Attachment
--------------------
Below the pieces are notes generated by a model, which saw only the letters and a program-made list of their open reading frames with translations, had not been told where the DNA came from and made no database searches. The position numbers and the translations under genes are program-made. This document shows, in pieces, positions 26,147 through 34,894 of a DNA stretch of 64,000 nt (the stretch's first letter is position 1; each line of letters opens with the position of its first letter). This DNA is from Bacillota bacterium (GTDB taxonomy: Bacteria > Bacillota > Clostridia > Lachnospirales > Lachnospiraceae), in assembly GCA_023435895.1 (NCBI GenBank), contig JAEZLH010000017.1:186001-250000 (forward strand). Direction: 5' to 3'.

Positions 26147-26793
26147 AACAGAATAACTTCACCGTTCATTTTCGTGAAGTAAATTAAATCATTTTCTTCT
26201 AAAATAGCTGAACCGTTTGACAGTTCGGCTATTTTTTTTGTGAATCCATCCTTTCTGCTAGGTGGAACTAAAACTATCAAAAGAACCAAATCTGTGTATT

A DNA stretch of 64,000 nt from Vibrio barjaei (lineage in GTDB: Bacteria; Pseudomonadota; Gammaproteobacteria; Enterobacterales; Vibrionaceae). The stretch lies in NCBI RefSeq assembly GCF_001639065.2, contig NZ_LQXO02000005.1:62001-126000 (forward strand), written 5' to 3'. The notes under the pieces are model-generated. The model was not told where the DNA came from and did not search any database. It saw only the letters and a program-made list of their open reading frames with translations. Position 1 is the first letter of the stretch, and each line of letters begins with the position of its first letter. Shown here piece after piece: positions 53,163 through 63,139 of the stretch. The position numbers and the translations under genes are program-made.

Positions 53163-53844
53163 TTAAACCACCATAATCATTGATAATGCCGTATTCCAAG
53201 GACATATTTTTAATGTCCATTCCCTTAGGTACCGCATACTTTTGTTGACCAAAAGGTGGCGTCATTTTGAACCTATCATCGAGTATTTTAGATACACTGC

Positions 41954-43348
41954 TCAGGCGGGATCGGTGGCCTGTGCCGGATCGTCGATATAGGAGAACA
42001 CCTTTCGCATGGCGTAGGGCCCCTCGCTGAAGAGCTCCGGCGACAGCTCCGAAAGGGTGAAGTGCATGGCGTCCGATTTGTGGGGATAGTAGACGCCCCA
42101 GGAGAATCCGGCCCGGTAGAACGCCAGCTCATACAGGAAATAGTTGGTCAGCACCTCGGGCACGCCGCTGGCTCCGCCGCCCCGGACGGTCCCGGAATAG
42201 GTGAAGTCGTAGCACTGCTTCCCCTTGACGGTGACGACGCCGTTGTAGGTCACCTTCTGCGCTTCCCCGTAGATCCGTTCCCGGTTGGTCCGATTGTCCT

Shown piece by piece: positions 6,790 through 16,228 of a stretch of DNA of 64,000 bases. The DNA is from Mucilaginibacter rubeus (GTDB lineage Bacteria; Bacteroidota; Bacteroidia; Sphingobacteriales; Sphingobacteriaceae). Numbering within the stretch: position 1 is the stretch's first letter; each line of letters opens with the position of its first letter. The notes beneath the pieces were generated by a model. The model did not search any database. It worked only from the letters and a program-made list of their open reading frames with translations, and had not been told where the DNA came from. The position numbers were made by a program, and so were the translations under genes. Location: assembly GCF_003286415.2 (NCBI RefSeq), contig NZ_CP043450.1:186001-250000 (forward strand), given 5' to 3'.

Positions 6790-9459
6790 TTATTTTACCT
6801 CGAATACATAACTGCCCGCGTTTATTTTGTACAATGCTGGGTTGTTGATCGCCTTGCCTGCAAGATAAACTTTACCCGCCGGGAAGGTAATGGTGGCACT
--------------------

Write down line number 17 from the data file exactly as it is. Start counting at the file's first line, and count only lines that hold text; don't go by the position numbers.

6801 CGAATACATAACTGCCCGCGTTTATTTTGTACAATGCTGGGTTGTTGATCGCCTTGCCTGCAAGATAAACTTTACCCGCCGGGAAGGTAATGGTGGCACT